Picture books for fall, gifts for young readers

Published: Tuesday, Dec. 3 2013 3:51 p.m. MST

Alex Latimer unfolds the humorous plot with incongruous clues that readers will delight in as they recall Aesop’s “Rabbit and Hare.”

THE THREE LITTLE PIGS AND THE SOMEWHAT BAD WOLF,” by Mark Teague, Scholastic, $16.99 (ages 6-9)

When the farmer and his wife pay the three pigs for their good work on the farm and leave for Florida, they spend their pay. The first pig builds a house of straw and buys potato chips (lots of them). The second pig builds a house of sticks with money left over for cases of sody-pop. The third pig delights in his brick house and sumptuous garden. When a very hungry wolf “smelled pig,” he goes after a meal. He did get his dinner, but not in the ways of the traditional folk tale.

Teague’s oil paintings with subtle nuances will become a favorite for rereading.

CINDERELEPHANT,” by Emma Dodd, Scholastic, $16.99 (ages 4-8)

Emma Dodd’s fresh twist on one of the best-known fairy tales includes both visual and verbal clues in digitally produced illustrations. Cinderelephant and Prince Trunky dominate the story with their enormous sizes, but the mean Warty Sisters and a kindly Fairy Godmouse add lots of fun.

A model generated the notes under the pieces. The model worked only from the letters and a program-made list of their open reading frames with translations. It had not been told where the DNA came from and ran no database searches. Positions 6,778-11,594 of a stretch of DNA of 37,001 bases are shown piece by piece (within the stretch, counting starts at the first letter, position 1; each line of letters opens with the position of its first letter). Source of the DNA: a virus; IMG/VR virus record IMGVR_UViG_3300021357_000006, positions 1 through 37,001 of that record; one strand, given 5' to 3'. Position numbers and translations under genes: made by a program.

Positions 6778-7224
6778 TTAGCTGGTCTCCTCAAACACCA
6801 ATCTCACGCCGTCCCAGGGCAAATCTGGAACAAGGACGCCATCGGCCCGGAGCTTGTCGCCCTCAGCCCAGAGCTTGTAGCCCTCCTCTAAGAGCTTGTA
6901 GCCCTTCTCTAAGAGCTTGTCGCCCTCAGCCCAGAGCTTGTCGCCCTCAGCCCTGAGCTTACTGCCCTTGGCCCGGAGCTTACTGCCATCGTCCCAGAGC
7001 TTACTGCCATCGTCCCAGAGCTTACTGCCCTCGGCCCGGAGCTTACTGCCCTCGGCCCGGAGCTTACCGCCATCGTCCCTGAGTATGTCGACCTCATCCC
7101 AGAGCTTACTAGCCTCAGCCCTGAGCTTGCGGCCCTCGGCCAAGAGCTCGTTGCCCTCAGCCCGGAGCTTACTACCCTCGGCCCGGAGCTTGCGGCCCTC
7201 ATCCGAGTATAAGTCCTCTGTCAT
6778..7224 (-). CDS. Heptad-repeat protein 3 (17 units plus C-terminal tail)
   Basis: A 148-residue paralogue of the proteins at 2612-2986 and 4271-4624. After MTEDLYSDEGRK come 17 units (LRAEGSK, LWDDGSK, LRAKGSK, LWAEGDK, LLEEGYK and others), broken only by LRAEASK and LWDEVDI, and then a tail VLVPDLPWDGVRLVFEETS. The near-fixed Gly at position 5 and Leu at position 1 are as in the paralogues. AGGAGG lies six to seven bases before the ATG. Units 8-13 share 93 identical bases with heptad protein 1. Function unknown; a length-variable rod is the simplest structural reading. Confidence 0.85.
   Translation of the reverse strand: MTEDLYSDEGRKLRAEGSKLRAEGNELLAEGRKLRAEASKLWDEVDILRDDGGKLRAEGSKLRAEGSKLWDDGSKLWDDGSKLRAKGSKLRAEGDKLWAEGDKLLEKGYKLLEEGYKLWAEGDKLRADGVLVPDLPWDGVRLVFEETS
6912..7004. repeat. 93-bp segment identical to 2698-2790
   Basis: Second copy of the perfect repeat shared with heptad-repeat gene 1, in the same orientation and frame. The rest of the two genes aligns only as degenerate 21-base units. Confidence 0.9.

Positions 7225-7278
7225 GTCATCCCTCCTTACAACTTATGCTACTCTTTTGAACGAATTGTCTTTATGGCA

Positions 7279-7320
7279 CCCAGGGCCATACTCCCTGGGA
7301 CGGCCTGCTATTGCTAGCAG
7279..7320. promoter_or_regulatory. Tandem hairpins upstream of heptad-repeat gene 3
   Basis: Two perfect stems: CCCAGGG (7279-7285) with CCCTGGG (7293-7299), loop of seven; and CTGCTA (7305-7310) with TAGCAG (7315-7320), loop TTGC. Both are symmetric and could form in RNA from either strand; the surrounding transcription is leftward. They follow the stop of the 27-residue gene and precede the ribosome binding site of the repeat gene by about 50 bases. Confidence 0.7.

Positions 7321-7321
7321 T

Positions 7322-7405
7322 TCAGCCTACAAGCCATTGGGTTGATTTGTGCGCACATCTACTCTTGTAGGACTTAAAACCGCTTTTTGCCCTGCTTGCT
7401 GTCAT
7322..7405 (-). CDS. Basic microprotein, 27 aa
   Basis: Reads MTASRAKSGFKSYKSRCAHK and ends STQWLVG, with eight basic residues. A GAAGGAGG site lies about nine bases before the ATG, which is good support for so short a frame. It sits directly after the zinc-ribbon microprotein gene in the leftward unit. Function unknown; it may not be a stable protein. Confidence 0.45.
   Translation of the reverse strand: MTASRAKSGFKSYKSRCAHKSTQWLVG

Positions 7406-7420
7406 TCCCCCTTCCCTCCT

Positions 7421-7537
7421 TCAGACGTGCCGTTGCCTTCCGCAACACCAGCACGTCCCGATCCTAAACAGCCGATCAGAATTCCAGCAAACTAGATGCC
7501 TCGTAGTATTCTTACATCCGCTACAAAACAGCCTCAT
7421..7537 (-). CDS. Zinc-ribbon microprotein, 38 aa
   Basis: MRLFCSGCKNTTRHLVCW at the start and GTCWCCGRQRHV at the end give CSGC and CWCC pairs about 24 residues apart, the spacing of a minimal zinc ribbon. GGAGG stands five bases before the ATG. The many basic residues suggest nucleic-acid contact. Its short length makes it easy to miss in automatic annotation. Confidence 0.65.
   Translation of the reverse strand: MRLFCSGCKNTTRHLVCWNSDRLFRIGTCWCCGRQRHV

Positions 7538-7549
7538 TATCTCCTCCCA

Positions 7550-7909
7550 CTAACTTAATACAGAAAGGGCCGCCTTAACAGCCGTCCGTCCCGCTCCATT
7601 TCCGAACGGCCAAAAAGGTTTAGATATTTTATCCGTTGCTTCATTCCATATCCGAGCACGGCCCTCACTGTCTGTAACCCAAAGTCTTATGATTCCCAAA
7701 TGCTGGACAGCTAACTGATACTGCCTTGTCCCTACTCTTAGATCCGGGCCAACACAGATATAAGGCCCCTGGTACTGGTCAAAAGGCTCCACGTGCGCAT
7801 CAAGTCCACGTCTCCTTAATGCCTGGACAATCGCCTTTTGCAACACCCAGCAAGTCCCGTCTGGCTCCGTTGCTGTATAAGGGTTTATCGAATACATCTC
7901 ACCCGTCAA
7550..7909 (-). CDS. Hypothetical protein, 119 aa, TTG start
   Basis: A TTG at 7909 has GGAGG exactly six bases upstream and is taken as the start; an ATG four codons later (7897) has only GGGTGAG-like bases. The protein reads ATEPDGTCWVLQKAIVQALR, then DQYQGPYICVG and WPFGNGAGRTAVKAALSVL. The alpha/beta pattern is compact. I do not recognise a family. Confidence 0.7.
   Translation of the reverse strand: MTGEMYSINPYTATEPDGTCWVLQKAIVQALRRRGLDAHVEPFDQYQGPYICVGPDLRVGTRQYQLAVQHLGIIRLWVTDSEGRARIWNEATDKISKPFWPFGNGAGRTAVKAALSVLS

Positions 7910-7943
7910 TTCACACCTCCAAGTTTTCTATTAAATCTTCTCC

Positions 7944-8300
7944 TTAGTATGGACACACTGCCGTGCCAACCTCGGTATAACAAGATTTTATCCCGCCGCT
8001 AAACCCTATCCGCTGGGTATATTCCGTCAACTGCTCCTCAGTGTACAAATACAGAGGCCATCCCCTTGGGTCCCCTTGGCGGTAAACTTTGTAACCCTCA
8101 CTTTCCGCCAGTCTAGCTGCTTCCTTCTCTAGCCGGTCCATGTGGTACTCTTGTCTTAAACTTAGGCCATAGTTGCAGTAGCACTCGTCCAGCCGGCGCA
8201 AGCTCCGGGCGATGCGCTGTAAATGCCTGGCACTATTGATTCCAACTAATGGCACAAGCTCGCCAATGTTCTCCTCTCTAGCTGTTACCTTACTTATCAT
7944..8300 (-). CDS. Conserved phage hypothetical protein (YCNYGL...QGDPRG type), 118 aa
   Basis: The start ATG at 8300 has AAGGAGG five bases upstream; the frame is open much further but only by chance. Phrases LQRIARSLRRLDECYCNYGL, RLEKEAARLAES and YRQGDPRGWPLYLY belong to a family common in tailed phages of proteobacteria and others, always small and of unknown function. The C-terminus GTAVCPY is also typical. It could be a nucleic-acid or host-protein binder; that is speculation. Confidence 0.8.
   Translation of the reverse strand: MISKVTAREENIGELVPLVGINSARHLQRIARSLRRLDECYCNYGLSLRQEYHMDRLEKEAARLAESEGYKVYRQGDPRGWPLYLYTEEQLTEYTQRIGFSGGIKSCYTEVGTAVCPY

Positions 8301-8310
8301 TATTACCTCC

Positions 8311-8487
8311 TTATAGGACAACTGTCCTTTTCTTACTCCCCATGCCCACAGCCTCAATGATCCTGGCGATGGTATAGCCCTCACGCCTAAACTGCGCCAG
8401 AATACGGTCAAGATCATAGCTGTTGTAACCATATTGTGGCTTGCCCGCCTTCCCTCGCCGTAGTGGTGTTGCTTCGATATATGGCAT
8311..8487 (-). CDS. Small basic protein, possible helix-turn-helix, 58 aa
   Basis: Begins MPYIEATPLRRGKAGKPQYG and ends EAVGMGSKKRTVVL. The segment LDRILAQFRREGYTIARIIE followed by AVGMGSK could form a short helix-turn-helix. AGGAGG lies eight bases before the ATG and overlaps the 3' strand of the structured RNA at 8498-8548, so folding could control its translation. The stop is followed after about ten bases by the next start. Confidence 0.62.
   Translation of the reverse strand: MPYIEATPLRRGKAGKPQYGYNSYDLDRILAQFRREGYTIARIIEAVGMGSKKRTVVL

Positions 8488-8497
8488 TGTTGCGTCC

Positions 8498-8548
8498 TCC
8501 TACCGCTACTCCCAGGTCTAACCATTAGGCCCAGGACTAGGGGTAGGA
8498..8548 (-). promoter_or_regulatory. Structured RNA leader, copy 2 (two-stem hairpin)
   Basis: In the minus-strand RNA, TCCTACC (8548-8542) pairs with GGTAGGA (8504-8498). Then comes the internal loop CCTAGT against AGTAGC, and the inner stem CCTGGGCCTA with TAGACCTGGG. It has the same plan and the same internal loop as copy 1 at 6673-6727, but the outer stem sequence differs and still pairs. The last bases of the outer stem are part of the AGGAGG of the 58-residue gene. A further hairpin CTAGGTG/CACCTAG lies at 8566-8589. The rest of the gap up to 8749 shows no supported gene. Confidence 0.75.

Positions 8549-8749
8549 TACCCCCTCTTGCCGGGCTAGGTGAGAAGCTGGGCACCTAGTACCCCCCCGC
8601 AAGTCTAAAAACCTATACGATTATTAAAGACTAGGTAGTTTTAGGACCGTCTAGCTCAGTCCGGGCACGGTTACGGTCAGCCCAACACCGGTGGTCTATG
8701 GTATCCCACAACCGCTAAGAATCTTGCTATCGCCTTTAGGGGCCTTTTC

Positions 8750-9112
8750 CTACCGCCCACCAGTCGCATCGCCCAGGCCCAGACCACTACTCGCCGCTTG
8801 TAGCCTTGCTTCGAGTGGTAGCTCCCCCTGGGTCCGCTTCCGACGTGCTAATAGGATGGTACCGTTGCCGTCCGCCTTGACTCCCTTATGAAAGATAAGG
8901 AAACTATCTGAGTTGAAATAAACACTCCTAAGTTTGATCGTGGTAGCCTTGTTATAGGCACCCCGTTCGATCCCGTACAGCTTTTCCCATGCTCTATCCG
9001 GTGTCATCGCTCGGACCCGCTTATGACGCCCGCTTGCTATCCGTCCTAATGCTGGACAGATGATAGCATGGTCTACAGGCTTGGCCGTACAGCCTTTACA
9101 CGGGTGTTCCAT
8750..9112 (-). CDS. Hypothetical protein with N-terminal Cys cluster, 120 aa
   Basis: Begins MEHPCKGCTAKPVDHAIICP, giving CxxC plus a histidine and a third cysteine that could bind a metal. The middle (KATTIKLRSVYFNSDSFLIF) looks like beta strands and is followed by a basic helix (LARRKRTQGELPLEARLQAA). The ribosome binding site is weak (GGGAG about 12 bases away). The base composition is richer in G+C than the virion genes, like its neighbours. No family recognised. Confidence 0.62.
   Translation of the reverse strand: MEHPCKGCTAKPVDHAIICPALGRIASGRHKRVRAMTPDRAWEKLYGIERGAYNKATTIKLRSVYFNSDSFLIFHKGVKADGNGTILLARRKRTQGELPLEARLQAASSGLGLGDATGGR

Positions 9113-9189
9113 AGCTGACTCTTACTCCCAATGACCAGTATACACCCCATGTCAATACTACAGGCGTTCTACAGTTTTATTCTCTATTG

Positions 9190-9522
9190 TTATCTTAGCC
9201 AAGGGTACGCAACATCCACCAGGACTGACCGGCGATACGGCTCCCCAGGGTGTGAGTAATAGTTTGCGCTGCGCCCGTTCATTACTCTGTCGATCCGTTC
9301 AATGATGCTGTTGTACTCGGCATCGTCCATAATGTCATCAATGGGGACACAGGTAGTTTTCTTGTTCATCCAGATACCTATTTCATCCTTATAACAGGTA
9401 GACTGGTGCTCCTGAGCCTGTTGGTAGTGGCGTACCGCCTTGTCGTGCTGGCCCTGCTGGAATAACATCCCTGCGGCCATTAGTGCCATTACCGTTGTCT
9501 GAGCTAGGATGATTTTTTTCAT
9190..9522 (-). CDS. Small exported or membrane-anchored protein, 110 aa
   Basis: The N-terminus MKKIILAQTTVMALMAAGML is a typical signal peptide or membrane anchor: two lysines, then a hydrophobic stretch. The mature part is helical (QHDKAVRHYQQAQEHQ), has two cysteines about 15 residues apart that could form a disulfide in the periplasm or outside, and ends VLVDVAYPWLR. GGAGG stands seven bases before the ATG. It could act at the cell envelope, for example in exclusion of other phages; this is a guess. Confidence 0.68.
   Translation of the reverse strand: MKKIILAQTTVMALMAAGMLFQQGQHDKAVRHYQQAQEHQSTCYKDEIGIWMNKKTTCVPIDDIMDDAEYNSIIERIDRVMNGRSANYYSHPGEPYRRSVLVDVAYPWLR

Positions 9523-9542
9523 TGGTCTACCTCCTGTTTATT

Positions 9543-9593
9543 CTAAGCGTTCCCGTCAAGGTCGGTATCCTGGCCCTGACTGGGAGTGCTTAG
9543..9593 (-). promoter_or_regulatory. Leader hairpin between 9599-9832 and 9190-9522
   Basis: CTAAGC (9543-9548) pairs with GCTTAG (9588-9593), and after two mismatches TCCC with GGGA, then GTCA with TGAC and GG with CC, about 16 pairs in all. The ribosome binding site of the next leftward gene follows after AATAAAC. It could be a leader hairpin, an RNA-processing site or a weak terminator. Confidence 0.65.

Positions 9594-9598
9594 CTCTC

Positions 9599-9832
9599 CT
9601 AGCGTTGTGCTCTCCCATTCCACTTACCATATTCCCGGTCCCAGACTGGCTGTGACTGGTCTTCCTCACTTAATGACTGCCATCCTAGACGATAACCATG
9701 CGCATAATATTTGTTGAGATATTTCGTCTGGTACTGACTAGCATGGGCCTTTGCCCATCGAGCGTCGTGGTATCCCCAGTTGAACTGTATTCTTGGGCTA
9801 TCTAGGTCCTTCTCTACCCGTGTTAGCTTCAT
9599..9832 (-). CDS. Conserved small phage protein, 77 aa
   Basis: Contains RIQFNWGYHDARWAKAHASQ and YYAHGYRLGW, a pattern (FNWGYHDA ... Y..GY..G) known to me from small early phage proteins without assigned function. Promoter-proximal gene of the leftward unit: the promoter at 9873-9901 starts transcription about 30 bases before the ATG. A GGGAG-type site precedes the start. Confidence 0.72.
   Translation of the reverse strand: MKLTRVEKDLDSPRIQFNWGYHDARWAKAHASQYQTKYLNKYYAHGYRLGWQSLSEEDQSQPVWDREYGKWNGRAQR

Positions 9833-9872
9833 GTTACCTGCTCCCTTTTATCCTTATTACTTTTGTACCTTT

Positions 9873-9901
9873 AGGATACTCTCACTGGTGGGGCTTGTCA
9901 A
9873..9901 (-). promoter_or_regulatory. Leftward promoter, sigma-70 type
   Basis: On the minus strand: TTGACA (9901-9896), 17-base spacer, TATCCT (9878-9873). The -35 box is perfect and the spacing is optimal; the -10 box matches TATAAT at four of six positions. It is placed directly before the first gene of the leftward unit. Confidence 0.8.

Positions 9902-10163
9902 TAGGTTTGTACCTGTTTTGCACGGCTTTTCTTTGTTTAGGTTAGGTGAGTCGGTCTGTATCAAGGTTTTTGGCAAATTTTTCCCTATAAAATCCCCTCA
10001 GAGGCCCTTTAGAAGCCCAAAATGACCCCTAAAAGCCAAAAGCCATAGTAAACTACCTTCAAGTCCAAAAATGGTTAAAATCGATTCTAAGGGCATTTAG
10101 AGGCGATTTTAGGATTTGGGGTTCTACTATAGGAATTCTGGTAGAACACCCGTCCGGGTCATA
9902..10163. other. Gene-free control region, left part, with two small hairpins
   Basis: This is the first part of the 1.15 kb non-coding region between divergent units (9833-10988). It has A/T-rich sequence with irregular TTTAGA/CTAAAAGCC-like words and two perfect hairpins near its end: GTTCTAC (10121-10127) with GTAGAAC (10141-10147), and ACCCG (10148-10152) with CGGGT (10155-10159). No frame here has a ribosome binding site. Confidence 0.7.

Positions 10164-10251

Even the youngest listener will see the humor as Cinderelephant and Prince Trunky were “hugely happy every after.”

HIDING PHIL,” by Eric Barclay, Scholastic, $16.99 (ages 4-8)

When three children find an elephant at a bus stop and have fun playing games with him, they decide their parents will love their new friend, too. But hiding a hunky blue pachyderm is not so easy. Young readers will find humor at each of the escapades of Phil, whose endearing qualities overshadow his bulbous size.

DING DONG! GORILLA!" by Michelle Robinson, illustrations by Leonie Lord, Peachtree, $15.95 (ages 4-8)

The doorbell rings and it isn’t the pizza delivery, it’s a gorilla whose mischief includes coloring on the walls, playing dress-up and breaking a vase. “The gorilla ran away … you probably won’t believe that HE made all the mess,” the boy admits.

Youngsters will have their own ideas on who made all the mess.

THE KING OF LITTLE THINGS,” by Bill Lepp, illustrations by David T. Wenzel, Peachtree, $16.95 (ages 4-8)

The King of Little Things was content with his life of little things “coins, candles, combs, keys/ knots, nods, knobby knees.”

Not so with King Normous, who wanted to be king of all the world. When he thought he had conquered it all, he heard about the King of Little Things and went about defeating him, too. With loyalty and cooperation, all little things came to the defense of the King of Little Things.

The deeply resonated storyline — Lepp’s storytelling background shines through — accompanied by glorious intricate paintings will delight a wide audience.

Email: marilousorensen@ymail.com

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